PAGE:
A new ethical guidance report by the Law Society of England & Wales has stated that lawyers ‘should discuss the decision to use AI in providing legal services with the client’ and ‘obtain informed consent’. This is so out of touch with reality it’s hard to know where to start.
Luckily the Law Society has no rule-making powers – those belong to the Solicitors Regulation Authority – but, even so, this kind of narrative is ill-informed and undermines the use of legal tech tools just when they are most needed by an industry going through profound change.
Why This Is So Wrong
Let’s start with some baseline reality checking. When we say ‘AI’ in relation to the legal world we are primarily talking about using natural language processing (NLP) software to perform a sort of ‘word search on steroids’ to find information contained in contracts and court records.
It’s called ‘AI’ or ‘legal AI’ because the NLP is trained up using machine learning, whether assisted by a lawyer while using it, or prior to that by the software vendor, and in many cases both.
These tools are used in the commercial legal sector for things such as:
- Due diligence review, such as hunting for change of control clauses.
- eDiscovery, to improve document analysis.
- Legal research, to improve case law research by going beyond word search and getting into more complex and phrase-based approaches.
- Knowledge Management, to enable firms to get better insights into their DMS.
- Review and red-lining of contracts during the negotiation phase.
If a law firm had to inform a client every time they used a tool that had NLP and machine learning built into it they’d constantly be on the phone because today the largest legal research platforms are using these approaches – and they might be used by a large law firm dozens of times a day to do preliminary research on a case.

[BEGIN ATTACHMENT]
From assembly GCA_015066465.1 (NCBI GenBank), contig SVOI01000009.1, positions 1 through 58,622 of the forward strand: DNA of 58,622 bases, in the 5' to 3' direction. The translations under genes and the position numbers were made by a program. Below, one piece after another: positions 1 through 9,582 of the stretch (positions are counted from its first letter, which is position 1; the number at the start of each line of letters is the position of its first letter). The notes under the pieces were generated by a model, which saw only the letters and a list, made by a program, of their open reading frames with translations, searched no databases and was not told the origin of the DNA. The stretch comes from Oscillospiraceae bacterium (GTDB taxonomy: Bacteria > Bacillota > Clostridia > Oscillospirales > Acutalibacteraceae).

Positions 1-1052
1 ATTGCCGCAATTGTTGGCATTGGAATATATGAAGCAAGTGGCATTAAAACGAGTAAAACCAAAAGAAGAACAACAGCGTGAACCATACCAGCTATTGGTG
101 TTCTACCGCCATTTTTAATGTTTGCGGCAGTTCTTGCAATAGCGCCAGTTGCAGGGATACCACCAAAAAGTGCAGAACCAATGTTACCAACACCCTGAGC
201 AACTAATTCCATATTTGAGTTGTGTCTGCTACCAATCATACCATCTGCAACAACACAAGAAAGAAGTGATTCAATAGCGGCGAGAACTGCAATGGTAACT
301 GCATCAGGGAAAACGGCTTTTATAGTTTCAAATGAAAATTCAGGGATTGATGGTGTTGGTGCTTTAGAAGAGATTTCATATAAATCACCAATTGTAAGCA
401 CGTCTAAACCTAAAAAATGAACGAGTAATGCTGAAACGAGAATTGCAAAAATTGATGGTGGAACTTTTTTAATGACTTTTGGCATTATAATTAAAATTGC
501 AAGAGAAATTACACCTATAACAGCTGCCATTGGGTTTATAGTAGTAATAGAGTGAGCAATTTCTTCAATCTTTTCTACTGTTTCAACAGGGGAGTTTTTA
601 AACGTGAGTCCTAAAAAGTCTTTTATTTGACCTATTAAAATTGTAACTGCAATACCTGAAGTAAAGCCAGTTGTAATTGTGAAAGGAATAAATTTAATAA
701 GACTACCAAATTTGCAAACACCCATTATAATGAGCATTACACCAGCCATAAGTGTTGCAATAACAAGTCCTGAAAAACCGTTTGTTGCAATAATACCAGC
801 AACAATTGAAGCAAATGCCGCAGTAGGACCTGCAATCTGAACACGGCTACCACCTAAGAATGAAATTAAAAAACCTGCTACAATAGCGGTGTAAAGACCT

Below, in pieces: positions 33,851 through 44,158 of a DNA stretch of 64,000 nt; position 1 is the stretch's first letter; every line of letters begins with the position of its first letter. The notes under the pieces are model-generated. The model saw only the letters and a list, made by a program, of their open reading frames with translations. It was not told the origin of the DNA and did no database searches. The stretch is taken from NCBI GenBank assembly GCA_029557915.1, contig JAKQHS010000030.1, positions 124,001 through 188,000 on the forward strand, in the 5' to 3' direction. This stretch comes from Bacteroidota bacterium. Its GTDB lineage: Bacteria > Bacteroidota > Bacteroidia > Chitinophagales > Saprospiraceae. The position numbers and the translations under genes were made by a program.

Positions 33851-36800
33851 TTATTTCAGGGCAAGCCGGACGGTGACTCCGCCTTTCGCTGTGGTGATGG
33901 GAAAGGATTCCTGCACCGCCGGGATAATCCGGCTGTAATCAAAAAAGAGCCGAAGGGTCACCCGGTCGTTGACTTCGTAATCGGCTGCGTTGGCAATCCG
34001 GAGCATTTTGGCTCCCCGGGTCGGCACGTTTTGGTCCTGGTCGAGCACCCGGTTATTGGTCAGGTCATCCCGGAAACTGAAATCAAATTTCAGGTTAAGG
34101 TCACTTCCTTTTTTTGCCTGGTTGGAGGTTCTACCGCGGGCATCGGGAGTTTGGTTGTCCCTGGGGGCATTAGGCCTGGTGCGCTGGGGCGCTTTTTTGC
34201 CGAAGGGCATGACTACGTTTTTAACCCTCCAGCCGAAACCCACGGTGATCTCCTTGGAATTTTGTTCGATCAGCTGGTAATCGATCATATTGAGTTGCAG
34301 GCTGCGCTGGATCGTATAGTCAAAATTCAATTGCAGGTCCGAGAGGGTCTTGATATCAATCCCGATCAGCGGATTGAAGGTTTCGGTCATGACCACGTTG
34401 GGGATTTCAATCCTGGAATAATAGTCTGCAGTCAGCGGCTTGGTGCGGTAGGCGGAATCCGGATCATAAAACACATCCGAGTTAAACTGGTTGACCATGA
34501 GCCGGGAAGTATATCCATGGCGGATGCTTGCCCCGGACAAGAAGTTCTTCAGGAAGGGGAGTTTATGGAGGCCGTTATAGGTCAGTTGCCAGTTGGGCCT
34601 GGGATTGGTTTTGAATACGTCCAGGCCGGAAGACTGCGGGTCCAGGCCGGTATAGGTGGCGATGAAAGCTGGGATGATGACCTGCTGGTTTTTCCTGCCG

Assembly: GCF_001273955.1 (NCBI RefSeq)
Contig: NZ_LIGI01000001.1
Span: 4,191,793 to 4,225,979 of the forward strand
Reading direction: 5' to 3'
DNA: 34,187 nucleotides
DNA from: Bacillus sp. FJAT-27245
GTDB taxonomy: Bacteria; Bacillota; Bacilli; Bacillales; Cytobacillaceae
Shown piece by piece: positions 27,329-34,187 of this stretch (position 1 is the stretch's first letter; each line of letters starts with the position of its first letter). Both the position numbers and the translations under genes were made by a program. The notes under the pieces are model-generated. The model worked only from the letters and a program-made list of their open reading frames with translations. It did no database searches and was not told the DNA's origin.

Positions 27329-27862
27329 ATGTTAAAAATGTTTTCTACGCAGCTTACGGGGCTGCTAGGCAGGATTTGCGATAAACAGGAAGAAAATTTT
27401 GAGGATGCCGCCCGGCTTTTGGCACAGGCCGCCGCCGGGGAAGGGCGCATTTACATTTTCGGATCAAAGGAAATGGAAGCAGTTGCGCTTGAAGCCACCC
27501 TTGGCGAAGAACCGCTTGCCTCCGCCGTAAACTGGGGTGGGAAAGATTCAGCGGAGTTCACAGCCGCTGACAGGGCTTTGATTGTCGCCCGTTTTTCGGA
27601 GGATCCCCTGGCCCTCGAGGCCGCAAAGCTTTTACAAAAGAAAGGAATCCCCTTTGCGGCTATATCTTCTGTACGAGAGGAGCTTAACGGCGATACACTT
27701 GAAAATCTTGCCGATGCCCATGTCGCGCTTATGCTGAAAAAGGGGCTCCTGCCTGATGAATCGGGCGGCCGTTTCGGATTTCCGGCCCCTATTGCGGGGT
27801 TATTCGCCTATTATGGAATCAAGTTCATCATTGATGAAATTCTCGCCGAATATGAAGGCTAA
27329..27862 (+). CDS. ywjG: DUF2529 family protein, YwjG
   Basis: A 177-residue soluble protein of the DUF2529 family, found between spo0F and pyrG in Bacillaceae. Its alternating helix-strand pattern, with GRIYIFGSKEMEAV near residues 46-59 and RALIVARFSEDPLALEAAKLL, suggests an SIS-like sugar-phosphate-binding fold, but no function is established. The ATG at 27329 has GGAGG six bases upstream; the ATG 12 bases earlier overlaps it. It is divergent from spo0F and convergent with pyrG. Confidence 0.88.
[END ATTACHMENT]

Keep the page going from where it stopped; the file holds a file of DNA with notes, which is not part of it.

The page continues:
Due diligence tools are also now widely used by larger commercial law firms. The output is not some sort of massive ‘AI decision’, with the work product spat out at the end with no lawyers involved at all, and then it’s all digested by the client, also without any lawyers involved. That’s a science fiction view of how lawyers and ‘AI’ work.
In reality lawyers are involved at every stage of a review process. The NLP tools are there to assist with the heavy-lifting, or process work of searching through 1,000s of pages of text. But, as mentioned, this is just ‘word search on steroids’.
Moreover, if the Law Society has a thing about machine learning then lawyers will also have to tell their clients every time they use Google to search for some information, as this is also an NLP system that uses machine learning. Google doesn’t bother to call it an ‘AI’ system, but you might as well if you’re going to go down that road.
And what about lawyers who use spell check and grammar check in Word? Will they need to inform clients about this as well? After all, this is a very basic NLP system that responds to human-led machine learning.
As you can see, the position that you need consent and to talk to the client about using these tools on an ethical basis is absurd. Clients should for sure talk to law firms about how NLP tools, especially for transactional work, can help improve efficiency.….but to talk about ethics…..? Why? There is no ethical component here, unless you believe technology in any form needs to be rigorously policed?
How This Red Herring Got Started